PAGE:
Chest and stomach Massage Part 1

Spread oil on the chest, the stomach, the sides of the torso and the shoulders.

1. * Begin the chest and stomach with what I will call the main stroke. Because it covers large areas of body surface easily and quickly, this is one of the most effective strokes in massage. With slight variations it can be done on the chest and stomach, the arm, the front of the leg, the back of the leg and the back.

Stand above your friend’s head. (If working on the floor, kneel above the head with your knees to either side of the head.) Place your hands with palms down in the middle of the chest. Have the heels of your hands resting just below the collar-bone, your fingers pointing towards the feet, and your thumbs lightly touching each other. Now glide both hands slowly forwards, pressing firmly on the chest and then more lightly on the stomach. Keep your hands together until you reach the lower half of the stomach; then separate them, moving both hands straight to the sides.

Bring both hands over and down the hips all the way to the table. As soon as your hands touch the table, begin to pull them along the sides of the torso in the direction of the shoulders. Pull firmly, using your strength; at this point the massage stroke should feel to you as if you were actually about to tug your friend several inches down the table.

Just before reaching the armpits pull your hands – heels of the hands still moving first – up on to the topmost part of the chest. Then, pivoting each hand on its heel, swing the fingertips from the sides to the centre of the chest. By gliding the hands forwards, and straightening them and bringing the thumbs together as you move, you can go from here straight into another round of the same stroke without breaking the flow of your movement.

Two reminders that will help make this stroke feel just right. First, be steady. Move at an even and confident pace. Second, remember to mould your hands so that they exactly fit the contours they are passing over. Let your hands tune in to your friend’s shape as if you were moulding his or her body out of clay.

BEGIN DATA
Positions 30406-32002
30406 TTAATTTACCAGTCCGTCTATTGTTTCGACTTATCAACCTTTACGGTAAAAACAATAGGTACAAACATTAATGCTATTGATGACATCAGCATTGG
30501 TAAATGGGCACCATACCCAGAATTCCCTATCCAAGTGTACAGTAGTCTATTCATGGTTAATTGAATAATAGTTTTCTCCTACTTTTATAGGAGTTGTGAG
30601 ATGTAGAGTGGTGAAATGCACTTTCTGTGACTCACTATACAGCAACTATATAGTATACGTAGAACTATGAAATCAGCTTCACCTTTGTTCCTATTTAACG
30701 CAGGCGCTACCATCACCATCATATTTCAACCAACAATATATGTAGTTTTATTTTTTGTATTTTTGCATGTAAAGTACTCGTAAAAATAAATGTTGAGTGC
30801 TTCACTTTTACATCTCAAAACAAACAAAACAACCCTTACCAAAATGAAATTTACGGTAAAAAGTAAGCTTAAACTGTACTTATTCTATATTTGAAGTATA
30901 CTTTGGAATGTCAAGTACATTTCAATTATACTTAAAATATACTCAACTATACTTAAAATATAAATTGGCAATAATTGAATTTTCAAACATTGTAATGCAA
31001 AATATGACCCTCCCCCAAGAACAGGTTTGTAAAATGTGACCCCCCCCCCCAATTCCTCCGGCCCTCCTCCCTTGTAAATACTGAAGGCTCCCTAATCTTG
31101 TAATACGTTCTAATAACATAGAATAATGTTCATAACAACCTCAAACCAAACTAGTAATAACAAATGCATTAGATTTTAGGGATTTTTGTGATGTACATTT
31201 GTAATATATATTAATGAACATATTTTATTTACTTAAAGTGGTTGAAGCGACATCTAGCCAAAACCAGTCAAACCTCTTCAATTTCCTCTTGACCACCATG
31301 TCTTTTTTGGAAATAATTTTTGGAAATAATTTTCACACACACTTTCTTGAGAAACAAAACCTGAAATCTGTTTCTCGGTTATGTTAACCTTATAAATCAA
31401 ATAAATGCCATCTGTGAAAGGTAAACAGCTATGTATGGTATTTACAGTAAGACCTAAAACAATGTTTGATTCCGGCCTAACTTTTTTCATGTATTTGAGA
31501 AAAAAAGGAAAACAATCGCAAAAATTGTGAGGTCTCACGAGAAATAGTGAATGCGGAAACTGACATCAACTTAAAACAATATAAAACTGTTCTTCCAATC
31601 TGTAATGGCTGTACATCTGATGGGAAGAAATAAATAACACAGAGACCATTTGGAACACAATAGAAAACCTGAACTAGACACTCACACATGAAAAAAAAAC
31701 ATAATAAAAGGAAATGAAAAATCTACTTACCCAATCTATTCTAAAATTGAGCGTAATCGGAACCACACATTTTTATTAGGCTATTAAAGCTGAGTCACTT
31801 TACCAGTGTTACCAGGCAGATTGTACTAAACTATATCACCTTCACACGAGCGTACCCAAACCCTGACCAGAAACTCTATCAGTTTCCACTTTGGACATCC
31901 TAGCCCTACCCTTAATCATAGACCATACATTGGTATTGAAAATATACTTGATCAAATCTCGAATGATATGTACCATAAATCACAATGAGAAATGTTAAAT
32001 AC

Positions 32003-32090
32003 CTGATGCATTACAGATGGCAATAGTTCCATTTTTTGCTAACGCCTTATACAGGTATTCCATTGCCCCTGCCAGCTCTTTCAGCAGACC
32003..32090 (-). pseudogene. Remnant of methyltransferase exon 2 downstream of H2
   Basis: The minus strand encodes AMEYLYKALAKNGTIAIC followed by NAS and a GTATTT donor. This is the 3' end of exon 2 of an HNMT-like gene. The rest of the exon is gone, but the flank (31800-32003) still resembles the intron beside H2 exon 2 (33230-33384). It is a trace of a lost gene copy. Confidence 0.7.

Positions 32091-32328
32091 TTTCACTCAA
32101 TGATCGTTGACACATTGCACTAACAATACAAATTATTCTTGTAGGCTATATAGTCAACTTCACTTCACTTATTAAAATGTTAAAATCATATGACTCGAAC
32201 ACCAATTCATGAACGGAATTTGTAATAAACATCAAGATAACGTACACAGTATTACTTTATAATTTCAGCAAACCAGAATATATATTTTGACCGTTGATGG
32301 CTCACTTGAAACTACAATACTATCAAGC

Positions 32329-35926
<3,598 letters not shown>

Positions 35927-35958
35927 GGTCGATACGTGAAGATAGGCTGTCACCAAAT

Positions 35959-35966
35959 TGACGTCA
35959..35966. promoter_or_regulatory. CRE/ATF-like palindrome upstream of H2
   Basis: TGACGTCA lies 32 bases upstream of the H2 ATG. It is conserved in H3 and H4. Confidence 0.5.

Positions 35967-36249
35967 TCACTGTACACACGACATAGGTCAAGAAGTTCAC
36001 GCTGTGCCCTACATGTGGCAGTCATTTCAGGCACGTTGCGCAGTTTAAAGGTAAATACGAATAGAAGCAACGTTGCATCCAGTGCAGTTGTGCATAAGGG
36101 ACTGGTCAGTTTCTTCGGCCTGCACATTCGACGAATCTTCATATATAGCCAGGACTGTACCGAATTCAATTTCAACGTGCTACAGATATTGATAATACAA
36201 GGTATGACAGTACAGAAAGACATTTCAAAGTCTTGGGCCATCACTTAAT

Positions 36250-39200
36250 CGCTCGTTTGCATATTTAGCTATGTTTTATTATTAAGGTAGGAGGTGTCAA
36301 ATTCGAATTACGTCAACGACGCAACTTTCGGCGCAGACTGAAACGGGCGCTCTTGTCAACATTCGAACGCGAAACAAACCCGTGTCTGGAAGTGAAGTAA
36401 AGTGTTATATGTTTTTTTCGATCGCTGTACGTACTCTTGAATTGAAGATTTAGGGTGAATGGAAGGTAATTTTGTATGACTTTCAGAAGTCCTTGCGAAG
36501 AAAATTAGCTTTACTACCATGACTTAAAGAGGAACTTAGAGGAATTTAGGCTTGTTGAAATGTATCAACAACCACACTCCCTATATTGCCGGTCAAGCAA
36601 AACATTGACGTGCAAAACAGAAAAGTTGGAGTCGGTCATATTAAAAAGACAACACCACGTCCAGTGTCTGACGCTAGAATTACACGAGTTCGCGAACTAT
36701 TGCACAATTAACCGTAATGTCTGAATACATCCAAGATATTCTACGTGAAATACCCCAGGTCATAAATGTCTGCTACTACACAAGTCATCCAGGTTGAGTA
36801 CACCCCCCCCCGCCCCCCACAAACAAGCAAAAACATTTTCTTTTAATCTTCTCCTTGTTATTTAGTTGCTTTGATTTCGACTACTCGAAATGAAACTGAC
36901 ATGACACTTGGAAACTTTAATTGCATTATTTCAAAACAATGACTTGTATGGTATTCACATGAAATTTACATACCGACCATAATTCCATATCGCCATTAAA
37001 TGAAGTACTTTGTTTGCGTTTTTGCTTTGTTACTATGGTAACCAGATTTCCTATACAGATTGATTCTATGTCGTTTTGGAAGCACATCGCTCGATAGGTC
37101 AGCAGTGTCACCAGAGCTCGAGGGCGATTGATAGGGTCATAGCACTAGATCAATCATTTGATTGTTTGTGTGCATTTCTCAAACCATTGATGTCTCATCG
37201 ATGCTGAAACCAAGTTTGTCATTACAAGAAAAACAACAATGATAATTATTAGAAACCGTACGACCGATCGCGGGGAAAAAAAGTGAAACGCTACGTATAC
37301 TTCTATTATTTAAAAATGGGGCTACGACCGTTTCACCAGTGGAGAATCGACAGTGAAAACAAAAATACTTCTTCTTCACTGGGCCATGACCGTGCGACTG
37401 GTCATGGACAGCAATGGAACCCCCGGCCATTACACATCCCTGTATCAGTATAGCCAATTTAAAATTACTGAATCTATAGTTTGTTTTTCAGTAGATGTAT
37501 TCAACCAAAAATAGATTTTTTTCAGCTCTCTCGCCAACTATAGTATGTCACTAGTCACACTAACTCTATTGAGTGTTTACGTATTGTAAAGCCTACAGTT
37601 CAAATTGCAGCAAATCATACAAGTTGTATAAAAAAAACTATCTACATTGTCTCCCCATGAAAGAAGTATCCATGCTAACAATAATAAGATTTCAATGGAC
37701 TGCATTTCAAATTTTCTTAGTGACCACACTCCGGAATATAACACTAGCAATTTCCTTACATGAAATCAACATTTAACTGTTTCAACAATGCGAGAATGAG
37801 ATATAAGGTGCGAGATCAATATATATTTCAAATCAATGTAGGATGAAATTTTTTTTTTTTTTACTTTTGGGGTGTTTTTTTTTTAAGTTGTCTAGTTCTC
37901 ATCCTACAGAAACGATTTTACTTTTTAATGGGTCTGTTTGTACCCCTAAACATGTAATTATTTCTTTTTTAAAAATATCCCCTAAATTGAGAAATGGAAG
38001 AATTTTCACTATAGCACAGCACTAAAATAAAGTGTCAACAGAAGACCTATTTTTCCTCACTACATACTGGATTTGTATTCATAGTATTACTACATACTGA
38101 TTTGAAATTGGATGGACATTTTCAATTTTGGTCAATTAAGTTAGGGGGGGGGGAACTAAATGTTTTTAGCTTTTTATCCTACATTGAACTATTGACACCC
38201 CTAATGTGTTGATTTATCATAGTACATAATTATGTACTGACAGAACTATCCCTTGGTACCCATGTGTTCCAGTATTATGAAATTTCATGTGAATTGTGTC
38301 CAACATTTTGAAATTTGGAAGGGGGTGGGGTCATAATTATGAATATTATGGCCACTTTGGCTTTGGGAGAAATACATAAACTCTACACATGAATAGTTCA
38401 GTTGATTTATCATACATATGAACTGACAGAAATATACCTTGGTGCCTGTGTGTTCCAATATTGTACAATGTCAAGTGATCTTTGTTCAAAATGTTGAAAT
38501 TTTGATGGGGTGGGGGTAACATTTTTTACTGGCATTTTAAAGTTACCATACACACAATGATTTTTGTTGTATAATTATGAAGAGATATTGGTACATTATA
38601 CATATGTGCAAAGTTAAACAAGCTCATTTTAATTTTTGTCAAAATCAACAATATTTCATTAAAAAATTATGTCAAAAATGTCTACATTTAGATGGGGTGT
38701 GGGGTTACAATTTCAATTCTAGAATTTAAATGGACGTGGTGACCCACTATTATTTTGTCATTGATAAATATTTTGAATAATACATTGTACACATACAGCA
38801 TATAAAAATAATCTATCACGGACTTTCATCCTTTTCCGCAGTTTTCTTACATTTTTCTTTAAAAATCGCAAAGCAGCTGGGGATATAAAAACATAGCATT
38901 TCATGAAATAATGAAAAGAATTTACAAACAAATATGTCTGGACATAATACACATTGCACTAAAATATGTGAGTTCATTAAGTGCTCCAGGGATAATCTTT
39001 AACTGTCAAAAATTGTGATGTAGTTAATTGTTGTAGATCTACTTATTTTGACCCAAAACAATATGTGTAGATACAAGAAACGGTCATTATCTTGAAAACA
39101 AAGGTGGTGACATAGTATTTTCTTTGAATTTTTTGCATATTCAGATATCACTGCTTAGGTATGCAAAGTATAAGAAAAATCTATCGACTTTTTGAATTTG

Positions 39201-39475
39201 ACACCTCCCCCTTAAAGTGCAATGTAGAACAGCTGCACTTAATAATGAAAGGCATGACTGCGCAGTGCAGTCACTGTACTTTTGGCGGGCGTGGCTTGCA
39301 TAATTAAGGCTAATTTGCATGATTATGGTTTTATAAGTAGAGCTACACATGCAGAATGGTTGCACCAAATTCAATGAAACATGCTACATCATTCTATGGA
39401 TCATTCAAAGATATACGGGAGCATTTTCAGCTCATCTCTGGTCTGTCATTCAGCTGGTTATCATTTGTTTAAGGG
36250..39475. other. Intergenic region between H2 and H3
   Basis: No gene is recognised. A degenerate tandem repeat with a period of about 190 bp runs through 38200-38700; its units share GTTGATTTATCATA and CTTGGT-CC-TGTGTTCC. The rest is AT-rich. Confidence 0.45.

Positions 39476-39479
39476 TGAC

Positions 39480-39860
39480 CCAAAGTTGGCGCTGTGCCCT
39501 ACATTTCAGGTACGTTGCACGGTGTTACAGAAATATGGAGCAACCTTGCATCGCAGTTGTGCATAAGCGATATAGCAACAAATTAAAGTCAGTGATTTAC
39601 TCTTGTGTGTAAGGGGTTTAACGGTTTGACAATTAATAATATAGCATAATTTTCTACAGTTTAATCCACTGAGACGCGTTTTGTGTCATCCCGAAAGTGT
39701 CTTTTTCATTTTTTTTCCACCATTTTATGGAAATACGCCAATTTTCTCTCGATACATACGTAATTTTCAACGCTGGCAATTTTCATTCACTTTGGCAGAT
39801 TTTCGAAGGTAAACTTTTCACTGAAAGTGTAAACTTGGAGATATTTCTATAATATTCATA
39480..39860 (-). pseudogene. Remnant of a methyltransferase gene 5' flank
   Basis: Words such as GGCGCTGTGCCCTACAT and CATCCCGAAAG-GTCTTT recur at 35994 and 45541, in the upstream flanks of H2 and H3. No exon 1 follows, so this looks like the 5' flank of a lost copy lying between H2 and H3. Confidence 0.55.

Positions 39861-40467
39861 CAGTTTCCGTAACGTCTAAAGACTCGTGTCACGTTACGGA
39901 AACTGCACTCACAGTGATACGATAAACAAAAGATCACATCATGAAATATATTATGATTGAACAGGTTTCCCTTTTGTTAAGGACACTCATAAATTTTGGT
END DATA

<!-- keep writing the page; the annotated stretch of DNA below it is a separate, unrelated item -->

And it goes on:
Here is an interesting variation. After pulling your hands back on to the upper chest, send them over and down the sides of the shoulder instead of pivoting them towards the middle of the chest.

Continue without a break right under the shoulders and on to the topmost part of the back, slipping your fingers between the table and the back.

As soon as your fingers have reached a point right beside – but not directly upon – the spine itself, slide your hands gently over the trapezius muscles (the muscles curving from the neck to the shoulders) and back on to the upper chest.

Another variation, more interesting still. Go down the sides of the shoulders and on to the back as before. Again stop just short of the spine. This time, however, pull your hands lightly on to the back of the neck and then between the back of the head and the surface of the table. Keep your hands moving towards yourself until your fingers are completely clear of the head. Don’t lift the head up; keep the backs of your hands against the table in order to disturb the head as little as possible as you slip your hands from beneath. Once you have broken contact return your palms immediately to your friend’s chest.

Do the main stroke from three to six times on the chest and stomach, with or without variations. Occasionally I also repeat it between other strokes on the chest and stomach; sometimes I even return to it after having gone on to massage other parts of the body. Returning every once in a while to a major stroke like this one gives a massage a certain pleasing unity. For both your friend on the table and yourself it can have much the same effect as the repetition of a basic theme in a piece of music.

2. Run the tips of the thumb and forefinger of both hands several times along the collar-bone. Have the thumb on one side of the bone and the forefinger on the other. Move your hands first towards each other and then away from each other. Press lightly.

3. Work the upper chest with the fingertips of both hands. Press firmly, moving the fingertips in tiny circles. Start next to the collar-bone and work systematically so that you cover the entire upper half of the chest. Omit the breasts for a woman, however, as this stroke does not feel good here.